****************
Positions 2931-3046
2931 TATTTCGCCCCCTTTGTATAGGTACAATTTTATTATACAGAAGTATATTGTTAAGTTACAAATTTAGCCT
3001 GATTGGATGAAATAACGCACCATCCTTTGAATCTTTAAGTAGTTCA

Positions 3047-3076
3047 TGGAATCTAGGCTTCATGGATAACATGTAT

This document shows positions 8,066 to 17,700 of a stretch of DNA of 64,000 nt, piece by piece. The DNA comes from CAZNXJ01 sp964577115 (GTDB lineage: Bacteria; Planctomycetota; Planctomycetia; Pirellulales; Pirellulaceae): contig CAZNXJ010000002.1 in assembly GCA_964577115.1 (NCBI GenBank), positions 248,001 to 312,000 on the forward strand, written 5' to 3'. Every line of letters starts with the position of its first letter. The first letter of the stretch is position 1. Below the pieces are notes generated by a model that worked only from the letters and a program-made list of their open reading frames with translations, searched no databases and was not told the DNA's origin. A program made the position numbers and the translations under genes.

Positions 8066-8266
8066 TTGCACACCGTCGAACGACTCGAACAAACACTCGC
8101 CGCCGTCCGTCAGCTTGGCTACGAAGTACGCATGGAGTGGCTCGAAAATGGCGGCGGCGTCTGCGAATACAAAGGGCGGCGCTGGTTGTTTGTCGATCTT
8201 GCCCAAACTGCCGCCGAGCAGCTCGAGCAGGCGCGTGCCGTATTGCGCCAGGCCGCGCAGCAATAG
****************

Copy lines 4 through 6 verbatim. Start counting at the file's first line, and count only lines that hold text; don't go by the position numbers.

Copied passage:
Positions 3047-3076
3047 TGGAATCTAGGCTTCATGGATAACATGTAT

This document shows positions 8,066 to 17,700 of a stretch of DNA of 64,000 nt, piece by piece. The DNA comes from CAZNXJ01 sp964577115 (GTDB lineage: Bacteria; Planctomycetota; Planctomycetia; Pirellulales; Pirellulaceae): contig CAZNXJ010000002.1 in assembly GCA_964577115.1 (NCBI GenBank), positions 248,001 to 312,000 on the forward strand, written 5' to 3'. Every line of letters starts with the position of its first letter. The first letter of the stretch is position 1. Below the pieces are notes generated by a model that worked only from the letters and a program-made list of their open reading frames with translations, searched no databases and was not told the DNA's origin. A program made the position numbers and the translations under genes.